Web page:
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Zimbabwe Govt works on drought mitigatory measures

WITH drought now imminent in some parts of the country due to erratic rains in the just ended farming season, Government has reiterated that no Zimbabwean will starve.
An inter ministerial committee, chaired by Local Government, Public Works and National Housing Minister July Moyo has been set up and awaits an assessment report on the situation from the Ministry of Lands, Agriculture, Water, Fisheries and Rural Resettlement.
Minister Moyo in an interview yesterday said the Government has looked at the vulnerability assessment for the whole of Zimbabwe and contingency plans are being worked on.
“The President has already assured the nation and he always reminds us in Cabinet that nobody will starve, we just have to up our game as we prepare for this drought which is imminent.
The final assessment by the Ministry of Lands, Agriculture, Water, Fisheries, and Rural Resettlement on the situation that is prevailing will be presented and once that is done we will then have a comprehensive plan of action to tackle this,” said Minister Moyo.
He said the ministry will inform the committee on the areas where there will be a harvest deficit and those where there will be a surplus.
“The Ministry of Public Service, Labour, and Social Welfare will give us the final figure of how many vulnerable groups we have to look at month by month and the peak month, we then sit and recommend to Cabinet on what course of action to take, “ said Minister Moyo.
Meanwhile, Chief Gampu Sithole of Tsholotsho has summoned headmen under his jurisdiction to a crisis meeting on Sunday.
Set to be in attendence too will be chiefs from the surrounding areas.
The headmen are expected to brief the chief on the crop situation in their areas, a report which will then be compiled and presented to Government for mitigatory measures.
“The situation on the ground is not pleasing, people are most likely going to harvest small grains crops like sorghum and millet.
The maize crop is a complete write off, it’s very disturbing.
I have since decided to call for a meeting with all headmen so that I get a first hand update on how the situation is in their areas, but generally it’s not a pleasing one,” said Chief Gampu.-  Chronicle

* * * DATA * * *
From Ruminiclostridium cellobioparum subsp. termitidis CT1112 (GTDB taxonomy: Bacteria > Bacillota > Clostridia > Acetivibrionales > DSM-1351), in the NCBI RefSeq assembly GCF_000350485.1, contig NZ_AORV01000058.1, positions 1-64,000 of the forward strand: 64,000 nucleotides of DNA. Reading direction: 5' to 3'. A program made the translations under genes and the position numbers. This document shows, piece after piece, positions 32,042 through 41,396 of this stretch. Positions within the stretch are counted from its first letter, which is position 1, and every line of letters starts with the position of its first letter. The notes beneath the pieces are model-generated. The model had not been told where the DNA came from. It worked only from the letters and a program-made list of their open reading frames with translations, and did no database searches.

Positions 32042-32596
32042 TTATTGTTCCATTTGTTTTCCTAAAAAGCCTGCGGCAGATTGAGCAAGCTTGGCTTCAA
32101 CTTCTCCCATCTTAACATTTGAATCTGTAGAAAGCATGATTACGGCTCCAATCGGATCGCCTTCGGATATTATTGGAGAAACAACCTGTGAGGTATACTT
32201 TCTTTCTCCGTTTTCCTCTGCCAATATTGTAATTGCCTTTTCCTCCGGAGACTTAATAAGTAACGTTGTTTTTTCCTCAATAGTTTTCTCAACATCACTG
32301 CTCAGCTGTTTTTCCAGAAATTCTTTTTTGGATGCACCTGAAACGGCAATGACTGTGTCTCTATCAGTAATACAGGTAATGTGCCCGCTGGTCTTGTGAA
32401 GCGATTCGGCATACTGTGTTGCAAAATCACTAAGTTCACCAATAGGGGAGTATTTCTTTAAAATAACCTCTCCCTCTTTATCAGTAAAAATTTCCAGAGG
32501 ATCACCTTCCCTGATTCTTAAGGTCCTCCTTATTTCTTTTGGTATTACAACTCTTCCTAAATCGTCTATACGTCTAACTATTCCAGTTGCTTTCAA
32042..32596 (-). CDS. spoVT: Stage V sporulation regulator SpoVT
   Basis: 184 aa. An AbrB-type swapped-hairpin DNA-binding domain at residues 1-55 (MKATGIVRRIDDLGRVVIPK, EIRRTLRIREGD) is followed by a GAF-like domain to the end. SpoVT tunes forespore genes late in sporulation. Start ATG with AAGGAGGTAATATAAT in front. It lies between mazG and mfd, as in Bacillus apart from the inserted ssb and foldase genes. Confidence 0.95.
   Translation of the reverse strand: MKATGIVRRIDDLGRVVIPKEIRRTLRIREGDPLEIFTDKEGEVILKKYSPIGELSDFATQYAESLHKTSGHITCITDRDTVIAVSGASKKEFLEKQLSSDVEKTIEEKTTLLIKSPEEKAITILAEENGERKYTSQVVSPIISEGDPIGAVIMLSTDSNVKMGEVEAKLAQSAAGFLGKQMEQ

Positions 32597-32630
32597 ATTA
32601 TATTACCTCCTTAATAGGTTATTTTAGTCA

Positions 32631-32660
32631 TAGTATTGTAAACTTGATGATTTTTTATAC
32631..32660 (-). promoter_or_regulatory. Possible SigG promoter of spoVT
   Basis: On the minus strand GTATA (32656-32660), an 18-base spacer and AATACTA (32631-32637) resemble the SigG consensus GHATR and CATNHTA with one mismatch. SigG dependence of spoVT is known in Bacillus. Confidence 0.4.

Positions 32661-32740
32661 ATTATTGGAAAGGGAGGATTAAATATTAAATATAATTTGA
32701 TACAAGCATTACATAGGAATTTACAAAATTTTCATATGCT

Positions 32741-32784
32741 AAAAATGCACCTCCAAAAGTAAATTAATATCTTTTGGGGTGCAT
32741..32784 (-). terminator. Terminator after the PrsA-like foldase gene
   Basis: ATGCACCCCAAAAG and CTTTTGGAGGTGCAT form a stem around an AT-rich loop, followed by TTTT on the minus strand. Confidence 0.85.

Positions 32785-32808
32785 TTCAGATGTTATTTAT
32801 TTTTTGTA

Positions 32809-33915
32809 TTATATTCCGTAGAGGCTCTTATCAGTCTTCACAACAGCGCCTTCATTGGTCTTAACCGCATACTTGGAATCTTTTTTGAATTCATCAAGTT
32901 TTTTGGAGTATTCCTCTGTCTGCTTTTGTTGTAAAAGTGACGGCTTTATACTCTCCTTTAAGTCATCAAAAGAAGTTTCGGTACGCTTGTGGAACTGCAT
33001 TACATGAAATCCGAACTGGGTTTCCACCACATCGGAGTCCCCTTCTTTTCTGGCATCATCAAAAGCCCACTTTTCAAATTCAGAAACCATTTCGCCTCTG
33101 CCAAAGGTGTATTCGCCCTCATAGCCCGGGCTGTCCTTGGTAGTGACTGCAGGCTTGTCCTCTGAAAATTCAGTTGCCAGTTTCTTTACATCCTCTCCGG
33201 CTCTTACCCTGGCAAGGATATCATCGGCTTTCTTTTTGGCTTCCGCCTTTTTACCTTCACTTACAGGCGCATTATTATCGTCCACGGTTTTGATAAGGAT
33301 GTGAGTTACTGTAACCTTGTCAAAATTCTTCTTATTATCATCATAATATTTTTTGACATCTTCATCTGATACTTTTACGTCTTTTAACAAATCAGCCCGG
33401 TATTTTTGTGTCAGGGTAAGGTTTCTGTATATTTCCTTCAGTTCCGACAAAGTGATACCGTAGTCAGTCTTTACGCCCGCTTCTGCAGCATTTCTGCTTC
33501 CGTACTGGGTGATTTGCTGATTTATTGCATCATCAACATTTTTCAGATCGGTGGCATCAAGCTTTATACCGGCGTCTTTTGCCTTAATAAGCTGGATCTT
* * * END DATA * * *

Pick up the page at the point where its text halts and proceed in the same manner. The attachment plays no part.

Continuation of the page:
*Climate change drives extreme rain*
Paris. –A string of deadly storms pummelled Madagascar, Malawi and Mozambique with more intense rainfall because of climate change, new research found on Monday.
Three tropical cyclones and two tropical storms hit Southeast Africa in just six weeks in the first months of this year, causing widespread flooding.
More than a million people were affected and at least 230 people died.
The analysis was carried out by the World Weather Attribution (WWA) network of scientists, which has pioneered ways to speedily link extreme weather events to climate change.
They said that it was climate change that had made the heavy rains brought by the back-to-back storms both heavier and more likely.
“Again we are seeing how the people with the least responsibility for climate change are bearing the brunt of the impacts,” said WWA co-founder Friederike Otto, of the Grantham Institute at Imperial College London.
After Tropical Storm Ana smashed into the region in January, Tropical Cyclone Batsirai hit Madagascar in early February, followed in quick succession by Tropical Storm Dumako and Tropical Cyclones Emnati and Gombe.
WWA scientists used weather observations and computer simulations to compare rainfall patterns under today’s climate to that of the pre-industrial area, before global warming.
They focused on two of the wettest periods — during storm Ana in Malawi and Mozambique and during cyclone Batsirai in Madagascar.
“In both cases, the results show that rainfall associated with the storms was made more intense by climate change and that episodes of extreme rainfall such as these have become more frequent,” WWA said in a report of their findings.
That tallies with overall climate research showing that global warming can increase the frequency and intensity of rainfall.
But the scientists were not able to determine exactly how much climate change influenced the extreme events because of a shortage of high quality historical rainfall records for the region.
This is a particular concern in poorer nations, which are also especially vulnerable to the impacts of climate change. – AFP


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